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“I love the smell of cinnamon and nutmeg, but they seem out of place in the summer,” Ms. Munn said. “Cinnamon sticks tied with ribbon or pine cones soaked in extract and discreetly displayed or candles placed in strategic places help to bring you into the holiday spirit.”

Ms. Willis said she uses jasmine and vanilla incense sticks in spring and summer, and then brings out candles for fall and winter with scents such as pumpkin spice, apple cinnamon and evergreen.

One of the most common methods of switching a home’s seasonal feel is through the use of colors and textures in fabric. Although having your sofa reupholstered on a seasonal basis is impractical, you can change pillow covers and throws more easily.

“If your sofa is beige, a fiery orange or beautiful brown throw will add color and is ready to snuggle up in,” Ms. Schlegel said. “We’re seeing a lot of plums and deep teals with warm grays in the market this fall. Change the covers on your pillows to move from summer light hues to the golden amber colors of fall. You don’t need to buy inserts. Just reuse the old ones, saving space and money. Think about adding texture like in a Mongolian lamb pillow cover. Also consider richer fabrics like velvets or knits. Any color in velvet looks much richer than when it is in linen.”

Besides shifting fabric colors in your living areas, Ms. Carley said, you also should switch duvet covers, comforters and blankets in the bedroom seasonally.

“Change up your color palette,” Ms. Willis suggested. “In the spring and summer, opt for pastels and hues with bright undertones. Think yellow, pinks, lavender, china blue and brighter greens. In the fall and winter, switch these out for more muted and subdued hues like oranges, reds, plum, burgundy, chocolates and gold. If you want to take it a step further, go for a floral or prints in the spring and summer and tweeds and plaids for the fall and winter.”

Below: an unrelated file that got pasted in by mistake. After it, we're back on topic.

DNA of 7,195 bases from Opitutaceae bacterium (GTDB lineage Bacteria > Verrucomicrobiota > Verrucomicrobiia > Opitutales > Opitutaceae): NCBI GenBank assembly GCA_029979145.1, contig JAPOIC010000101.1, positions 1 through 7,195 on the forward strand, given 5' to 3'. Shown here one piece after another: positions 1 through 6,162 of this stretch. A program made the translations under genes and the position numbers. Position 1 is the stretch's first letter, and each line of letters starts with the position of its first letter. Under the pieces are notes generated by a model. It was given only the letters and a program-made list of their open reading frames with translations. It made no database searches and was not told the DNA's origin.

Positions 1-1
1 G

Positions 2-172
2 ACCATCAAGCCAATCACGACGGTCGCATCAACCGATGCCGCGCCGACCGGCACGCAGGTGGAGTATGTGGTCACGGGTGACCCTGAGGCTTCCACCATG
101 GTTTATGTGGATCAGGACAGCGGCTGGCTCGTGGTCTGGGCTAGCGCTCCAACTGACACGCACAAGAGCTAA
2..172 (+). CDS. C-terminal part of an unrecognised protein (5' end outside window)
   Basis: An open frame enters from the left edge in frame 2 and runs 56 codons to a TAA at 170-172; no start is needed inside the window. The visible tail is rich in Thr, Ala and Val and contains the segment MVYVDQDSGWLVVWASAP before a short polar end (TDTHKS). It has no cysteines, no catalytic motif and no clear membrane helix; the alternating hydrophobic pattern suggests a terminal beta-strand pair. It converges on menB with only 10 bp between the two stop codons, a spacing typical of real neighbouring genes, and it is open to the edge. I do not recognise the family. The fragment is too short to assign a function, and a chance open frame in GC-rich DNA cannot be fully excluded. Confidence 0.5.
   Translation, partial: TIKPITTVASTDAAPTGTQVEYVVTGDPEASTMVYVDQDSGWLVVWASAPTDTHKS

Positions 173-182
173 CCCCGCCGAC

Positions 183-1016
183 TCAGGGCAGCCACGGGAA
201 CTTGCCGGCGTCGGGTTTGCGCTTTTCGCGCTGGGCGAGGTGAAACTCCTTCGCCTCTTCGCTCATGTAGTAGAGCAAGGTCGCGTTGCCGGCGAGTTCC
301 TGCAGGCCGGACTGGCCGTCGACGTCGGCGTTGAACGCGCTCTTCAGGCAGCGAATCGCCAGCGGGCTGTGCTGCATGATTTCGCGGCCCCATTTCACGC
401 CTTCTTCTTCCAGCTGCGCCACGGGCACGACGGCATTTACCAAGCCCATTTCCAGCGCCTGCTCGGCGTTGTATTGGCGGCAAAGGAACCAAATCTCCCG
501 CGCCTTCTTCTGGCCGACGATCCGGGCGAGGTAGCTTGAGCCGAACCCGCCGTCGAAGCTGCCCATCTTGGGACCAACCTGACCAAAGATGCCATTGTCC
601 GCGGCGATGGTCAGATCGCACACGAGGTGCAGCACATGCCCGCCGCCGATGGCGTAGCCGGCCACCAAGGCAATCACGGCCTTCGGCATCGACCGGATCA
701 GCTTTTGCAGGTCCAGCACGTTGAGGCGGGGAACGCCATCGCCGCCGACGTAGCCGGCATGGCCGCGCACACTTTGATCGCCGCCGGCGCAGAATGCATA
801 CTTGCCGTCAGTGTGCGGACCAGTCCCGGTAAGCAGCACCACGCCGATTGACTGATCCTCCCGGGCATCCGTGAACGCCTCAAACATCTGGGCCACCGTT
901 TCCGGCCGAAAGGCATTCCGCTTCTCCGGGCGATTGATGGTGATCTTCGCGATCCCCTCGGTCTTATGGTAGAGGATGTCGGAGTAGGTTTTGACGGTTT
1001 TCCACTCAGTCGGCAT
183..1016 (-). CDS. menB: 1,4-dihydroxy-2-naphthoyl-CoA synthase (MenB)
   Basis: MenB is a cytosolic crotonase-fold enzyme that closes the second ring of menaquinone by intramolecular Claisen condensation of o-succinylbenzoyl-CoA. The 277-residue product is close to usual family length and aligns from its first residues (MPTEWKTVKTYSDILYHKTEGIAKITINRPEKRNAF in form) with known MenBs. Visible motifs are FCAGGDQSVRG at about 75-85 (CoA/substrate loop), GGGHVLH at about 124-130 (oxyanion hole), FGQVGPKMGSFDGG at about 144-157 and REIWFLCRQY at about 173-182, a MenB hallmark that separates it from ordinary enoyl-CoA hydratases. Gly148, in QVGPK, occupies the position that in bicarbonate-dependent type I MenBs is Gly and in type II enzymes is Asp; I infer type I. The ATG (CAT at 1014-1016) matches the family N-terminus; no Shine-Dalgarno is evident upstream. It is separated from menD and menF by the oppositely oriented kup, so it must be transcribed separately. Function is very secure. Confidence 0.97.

Ms. Huff recommended switching the white shades on a chandelier to a fall color.

“This small change will draw the new fall colors up to the ceiling and will change the light in the room, softening it for cooler weather,” she said.

Ms. Bonness said fall may be a good time to swap energy-efficient CFL bulbs for incandescent bulbs.

“In the cooler months, we tend to adapt to dimmer lighting, but we crave glowingly warm light,” she said. “Incandescent bulbs give a warmer feel to your space and head off any negative effects of the darkening days. It’s not particularly energy-efficient, but you can’t deny it ‘feels’ better. Try to cut back on energy use in other ways.”

Most of these seasonal suggestions are relatively inexpensive, but Ms. Carly offered a suggestion that is completely free.

“If possible, rearrange the furnishings in your home,” she said. “In the warmer months, I sometimes move my living room furniture away from the fireplace, which creates a more open feeling. During the cooler months, I move it toward the fireplace to create a cozier feel.”